The pound shifted from reverse into neutral on Tuesday, having slipped to a fresh multi-month low against the dollar the previous day on signs that economic weakness will force the Bank of England (BoE) to slow its interest-rate hiking cycle.
The UK currency traversed the 1.23 range, just above a low of 1.2262 reached on Monday – its lowest level since June 2020.
This represented a modicum of stability for the embattled pound following a testing couple of weeks that has seen it stumble from one low to the next against the dollar.
On Thursday, the BoE hiked borrowing costs again but warned the economy could shrink in 2023 and GDP could fall around 1% in the fourth quarter of 2022.
Further evidence of the deteriorating growth outlook emerged on Tuesday after a closely watched report showed consumer spending faltered last month amid the cost-of-living squeeze.
British retail sales declined in April as consumers tightened their belts in the face of rising prices, according to new industry figures.
Data compiled by KPMG and the British Retail Consortium (BRC) showed that retail sales dropped at an annual rate of 0.3% last month – the first decline in 15 months.
BRC chief executive Helen Dickinson said: “The rising cost of living has crushed consumer confidence and put the brakes on consumer spending.”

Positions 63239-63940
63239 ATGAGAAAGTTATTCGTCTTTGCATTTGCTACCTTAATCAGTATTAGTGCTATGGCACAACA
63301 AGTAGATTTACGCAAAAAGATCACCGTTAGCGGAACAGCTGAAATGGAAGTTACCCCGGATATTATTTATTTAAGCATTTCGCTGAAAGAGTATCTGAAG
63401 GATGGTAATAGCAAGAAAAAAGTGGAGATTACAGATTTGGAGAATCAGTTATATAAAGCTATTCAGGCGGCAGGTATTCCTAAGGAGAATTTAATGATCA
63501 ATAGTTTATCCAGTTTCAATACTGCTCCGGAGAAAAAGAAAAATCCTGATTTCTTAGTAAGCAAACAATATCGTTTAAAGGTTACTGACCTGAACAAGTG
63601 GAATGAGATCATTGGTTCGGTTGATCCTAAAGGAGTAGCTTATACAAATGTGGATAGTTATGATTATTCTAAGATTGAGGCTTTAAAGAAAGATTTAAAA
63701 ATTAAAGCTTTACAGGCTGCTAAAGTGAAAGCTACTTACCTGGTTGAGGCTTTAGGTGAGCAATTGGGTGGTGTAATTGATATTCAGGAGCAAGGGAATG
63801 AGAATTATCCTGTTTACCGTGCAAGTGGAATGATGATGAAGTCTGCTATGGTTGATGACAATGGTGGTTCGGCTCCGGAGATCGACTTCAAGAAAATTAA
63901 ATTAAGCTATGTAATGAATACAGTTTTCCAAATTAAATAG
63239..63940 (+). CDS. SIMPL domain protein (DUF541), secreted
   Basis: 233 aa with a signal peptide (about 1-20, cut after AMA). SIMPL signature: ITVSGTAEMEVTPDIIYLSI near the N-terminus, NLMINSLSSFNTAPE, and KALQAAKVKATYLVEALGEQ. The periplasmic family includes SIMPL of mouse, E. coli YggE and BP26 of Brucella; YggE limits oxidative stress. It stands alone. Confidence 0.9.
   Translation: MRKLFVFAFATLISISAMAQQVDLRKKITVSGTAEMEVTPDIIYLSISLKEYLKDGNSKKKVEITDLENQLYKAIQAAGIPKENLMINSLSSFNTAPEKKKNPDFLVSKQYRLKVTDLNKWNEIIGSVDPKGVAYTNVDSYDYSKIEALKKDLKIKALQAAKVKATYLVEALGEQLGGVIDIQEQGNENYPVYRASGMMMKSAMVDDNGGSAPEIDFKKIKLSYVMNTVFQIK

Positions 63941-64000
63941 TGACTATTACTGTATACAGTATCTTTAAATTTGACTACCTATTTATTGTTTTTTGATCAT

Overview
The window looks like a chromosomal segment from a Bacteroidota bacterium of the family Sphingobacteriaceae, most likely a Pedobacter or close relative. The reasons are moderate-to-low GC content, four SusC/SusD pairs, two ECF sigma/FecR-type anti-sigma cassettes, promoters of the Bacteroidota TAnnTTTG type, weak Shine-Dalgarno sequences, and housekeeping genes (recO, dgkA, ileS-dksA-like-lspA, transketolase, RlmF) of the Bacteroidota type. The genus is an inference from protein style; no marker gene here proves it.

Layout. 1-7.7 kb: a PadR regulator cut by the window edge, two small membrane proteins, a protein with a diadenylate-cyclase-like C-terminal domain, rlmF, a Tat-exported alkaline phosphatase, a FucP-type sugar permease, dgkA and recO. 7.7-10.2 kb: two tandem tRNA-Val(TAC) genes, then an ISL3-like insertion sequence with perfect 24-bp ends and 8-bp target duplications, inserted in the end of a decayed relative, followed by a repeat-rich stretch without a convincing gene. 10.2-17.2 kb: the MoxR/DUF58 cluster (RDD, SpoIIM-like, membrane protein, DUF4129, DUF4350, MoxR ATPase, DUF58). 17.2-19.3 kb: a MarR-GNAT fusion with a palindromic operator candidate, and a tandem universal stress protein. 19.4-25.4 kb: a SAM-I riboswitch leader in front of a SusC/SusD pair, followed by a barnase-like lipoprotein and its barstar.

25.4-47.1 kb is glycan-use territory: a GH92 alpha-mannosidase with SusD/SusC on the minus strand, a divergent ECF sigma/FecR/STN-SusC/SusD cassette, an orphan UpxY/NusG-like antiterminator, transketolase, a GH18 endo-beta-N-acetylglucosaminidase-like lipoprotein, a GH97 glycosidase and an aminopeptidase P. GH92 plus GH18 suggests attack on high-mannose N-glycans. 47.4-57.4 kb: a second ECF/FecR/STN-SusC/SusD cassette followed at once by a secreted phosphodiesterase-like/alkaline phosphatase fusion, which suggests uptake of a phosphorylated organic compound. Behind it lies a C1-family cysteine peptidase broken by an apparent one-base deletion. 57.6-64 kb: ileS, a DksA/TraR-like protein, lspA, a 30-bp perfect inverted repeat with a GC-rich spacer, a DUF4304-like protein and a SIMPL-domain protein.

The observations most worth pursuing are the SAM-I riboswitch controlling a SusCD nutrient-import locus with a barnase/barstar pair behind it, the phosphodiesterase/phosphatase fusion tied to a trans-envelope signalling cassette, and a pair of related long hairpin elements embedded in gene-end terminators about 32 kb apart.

Fed comments cause dollar to edge lower
The safe-haven dollar edged lower on Tuesday despite fragile investor sentiment.
Comments from Atlanta Federal Reserve President Raphael Bostic applied pressure to the dollar on Monday. Bostic dampened expectations that the Fed will raise interest rates by more than half a percentage point at its June meeting: “I would say that (a 75-basis-point rate hike) is a low probability outcome given what I expect will happen in the economy over the next three to four months,”
Last week the US central bank announced a 50 basis point hike – its largest increase since 2000. Since then, expectations have been growing that the Fed will lift rates even more aggressively to tackle sky-high inflation.
Bostic’s view was supported by New York Fed President John Williams on Tuesday who said: “I do think as a base case of thinking, 50 basis point increases makes sense exactly as Chair Powell laid out,”
“We are removing accommodation pretty quickly…and that gives us a little space to move in something like the 50 basis point increment at the next couple of meetings.”
Investor attention is now focused on the US consumer price inflation report, due for publication on Wednesday, which is expected to show that price rises eased slightly in April.
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